BY ESTEPHAN SALAMEH: Twenty-one years of negotiations between Israel and the Palestinians will reach a new deadline at the end of April. All signs point to the harsh reality that the current peace effor will end in failure.
BY MARY ELIZABETH WILLIAMS: Our athletes are the closest things we have in this country to gods. Our sports figures represent the pinnacle of perfection, the American ideal of strength and grace. And when that narrative doesn’t work, when instead an athlete is accused of something as monstrous as sexual assault, too often it’s easier to ignore the unpleasant possibilities than investigate their merit.
BY WAYNE BESEN: Illinois House members failed to protect the mental health of vulnerable lesbian, gay, bisexual, and transgender youth when they voted 44-51 late last week against banning conversion therapy for minors. Allowing this ineffective and medieval practice to continue will cause, in the words of the American Psychiatric Association, “anxiety, depression, and self-destructive behavior” for many LGBT adolescents.
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BY CRISTAL THOMAS: As expectant mothers stay on the job longer into their pregnancies, there are increasing reports of employers who refuse to accommodate their conditions. Help is on the way.
BY JIM NEWELL: The grounds for claiming Obamacare has been an “unmitigated disaster” are receding as more and more numbers trickle out. Republicans who hope to use an upcoming Senate hearing to bash Obamacare may get more than they bargained4 for.
BY RALPH MARTIRE: This November, Illinois voters can ratify two potential amendments to the state’s Constitution. Here’s hoping a third gets on the ballot — one that would allow state income tax rates to track ability to pay. This would permit voters to decide if they’d like to be taxed in a way that’s fairer than current law.
BY ANDREW LEONARD: As Michael Lewis explains in his new best seller “Flash Boys,” high-frequency traders are taking advantage of superior technology to insert themselves between buyers and sellers on the market and skim off a piece of the action for themselves. They serve no necessary economic function. They’re parasites.
BY KATHRYN JEAN LOPEZ: Was Jeb Bush right to insert love into a political debate? Such was the question I was asked on talk radio in response to the former Florida governor’s assertion that some immigrants come into the United States illegally as an “act of love.” It would be trite to say, “All You need is love.” It would oversimplify policy differences. But it could be a start.
I am not “anti-vaccine.” This is not a change in my stance nor is it a new position that I have recently adopted. For years, I have repeatedly stated that I am, in fact, “pro-vaccine” and for years I have been wrongly branded as “anti-vaccine.” …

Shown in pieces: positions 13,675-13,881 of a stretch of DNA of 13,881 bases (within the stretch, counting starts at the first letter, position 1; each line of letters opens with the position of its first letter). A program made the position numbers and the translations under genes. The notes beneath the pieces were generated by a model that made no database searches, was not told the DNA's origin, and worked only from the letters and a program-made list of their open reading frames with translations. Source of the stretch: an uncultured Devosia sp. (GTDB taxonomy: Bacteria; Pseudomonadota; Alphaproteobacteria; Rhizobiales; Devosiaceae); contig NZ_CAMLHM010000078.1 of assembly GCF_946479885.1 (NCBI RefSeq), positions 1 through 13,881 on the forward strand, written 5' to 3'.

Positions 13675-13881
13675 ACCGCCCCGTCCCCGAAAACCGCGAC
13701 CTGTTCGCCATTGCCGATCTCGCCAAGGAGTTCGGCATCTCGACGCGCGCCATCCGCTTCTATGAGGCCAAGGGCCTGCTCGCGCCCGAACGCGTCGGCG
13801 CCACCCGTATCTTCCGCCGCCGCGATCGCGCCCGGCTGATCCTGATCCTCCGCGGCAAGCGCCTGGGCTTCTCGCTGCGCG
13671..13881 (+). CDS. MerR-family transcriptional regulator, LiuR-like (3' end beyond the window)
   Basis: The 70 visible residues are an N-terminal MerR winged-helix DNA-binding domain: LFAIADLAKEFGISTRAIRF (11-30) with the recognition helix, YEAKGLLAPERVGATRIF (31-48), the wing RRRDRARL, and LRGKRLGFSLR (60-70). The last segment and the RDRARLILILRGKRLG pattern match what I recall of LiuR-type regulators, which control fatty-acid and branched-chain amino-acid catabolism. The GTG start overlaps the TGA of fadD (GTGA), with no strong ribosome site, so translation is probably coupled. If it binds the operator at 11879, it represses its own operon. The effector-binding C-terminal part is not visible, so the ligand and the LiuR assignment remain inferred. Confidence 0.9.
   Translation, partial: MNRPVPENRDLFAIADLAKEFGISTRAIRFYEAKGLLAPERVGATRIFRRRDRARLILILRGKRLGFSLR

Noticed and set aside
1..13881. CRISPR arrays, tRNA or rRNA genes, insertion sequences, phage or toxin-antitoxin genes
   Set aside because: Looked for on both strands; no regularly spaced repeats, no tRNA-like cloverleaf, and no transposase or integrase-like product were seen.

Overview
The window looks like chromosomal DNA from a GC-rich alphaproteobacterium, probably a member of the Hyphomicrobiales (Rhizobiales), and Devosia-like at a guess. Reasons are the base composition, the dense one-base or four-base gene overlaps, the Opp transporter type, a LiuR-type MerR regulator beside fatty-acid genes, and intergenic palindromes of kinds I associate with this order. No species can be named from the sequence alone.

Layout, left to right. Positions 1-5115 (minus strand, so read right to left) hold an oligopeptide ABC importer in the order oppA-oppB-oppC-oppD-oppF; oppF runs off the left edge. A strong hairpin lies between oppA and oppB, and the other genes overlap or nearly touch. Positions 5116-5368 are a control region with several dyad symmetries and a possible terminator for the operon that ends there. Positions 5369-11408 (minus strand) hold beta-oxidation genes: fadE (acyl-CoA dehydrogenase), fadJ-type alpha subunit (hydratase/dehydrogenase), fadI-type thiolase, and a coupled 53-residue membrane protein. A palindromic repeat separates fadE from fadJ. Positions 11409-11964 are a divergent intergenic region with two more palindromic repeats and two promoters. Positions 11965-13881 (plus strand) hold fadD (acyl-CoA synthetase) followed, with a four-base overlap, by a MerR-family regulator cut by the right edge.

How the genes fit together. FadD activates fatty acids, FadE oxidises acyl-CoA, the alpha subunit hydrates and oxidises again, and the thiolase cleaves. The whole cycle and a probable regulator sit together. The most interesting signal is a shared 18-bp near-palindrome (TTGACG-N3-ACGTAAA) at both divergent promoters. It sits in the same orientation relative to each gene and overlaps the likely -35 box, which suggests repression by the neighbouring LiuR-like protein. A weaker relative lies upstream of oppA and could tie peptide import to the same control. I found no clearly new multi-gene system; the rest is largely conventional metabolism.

BY SARAH HABANSKY: Archaic immigration policies limit, discourage and reject the world’s best and brightest to work the United States, even on a temporary basis. The heart of the problem is an obscure, but valuable work visa: the H-1B.
BY BRIAN J. GAINES: Folks say tax the rich, surveys show, but most poeple also grossly underestimate how much in taxes the wealthy already pay, says a University of Illinois political scientist.
BY REBECA NIEVES-HUFFMAN: We demand accountability from our neighborhood schools. We cannot treat charter schools that fail to make the grade any differently. Period. Push for the closure of underperforming charter schools.
Recently retired NFL cornerback Nnamdi Asomugha spoke softly, a fire just below the surface, about his parents’ experience as African immigrants. He could have been talking, in a way, about my own Nigerian American family. “My parents came here with nothing. And then they had …Read More
BY GENE LYONS: Pity the poor plutocrats, victims of the envious mob. You can hardly open the Wall Street Journal these days without reading a self-pitying screed by some billionaire hungry for love. A while back it was venture capitalist Tom Perkins, who equated criticism of the wealthy with the Holocaust.
BY JOHN CULLERTON: Lately I’ve been accused of being too optimistic about our state. Don’t get me wrong. It’s not all rainbows and unicorns. But you simply cannot ignore five years worth of progress.
BY KATHERINE MANGU-WARD: Earlier this week, President Barack Obama delivered this successful laugh line in a speech: “We’ll talk about dry cleaners next, right, because I know that — I don’t know why — it costs more for Michelle’s blouse than my shirt.” Obama’s not actually launching a ladies’ laundry crusade. But there are others who take the issue seriously indeed.
BY MAGGIE GALLAGHER: A decades-long trend may have reversed itself. More moms are staying home full-time, according to a new report. But are they getting what they want? Perhaps.
BY MARY ELIZABETH WILLIAMS: Eric and Charlotte Kaufman — along with their daughters, 3-year-old Cora and 1-year-old Lyra – set out to cross the Pacific Ocean in a 36-foot sailboat. Critics wonder: What kind of parents do that?
BY MONA CHAREN. The coverage of mental illness and PTSD in the Fort Hood case threatens to reinforce an utterly unfair stereotype of veterans. While veterans of Iraq and Afghanistan have for the most part been honored for their service and welcomed home with open arms, they are burdened by civilians’ misconceptions about PTSD.
BY GERALD J. ROPER: With Restaurant Opportunity Centers at the forefront, the SEIU, AFL-CIO and others can execute their labor-friendly agenda out of the spotlight.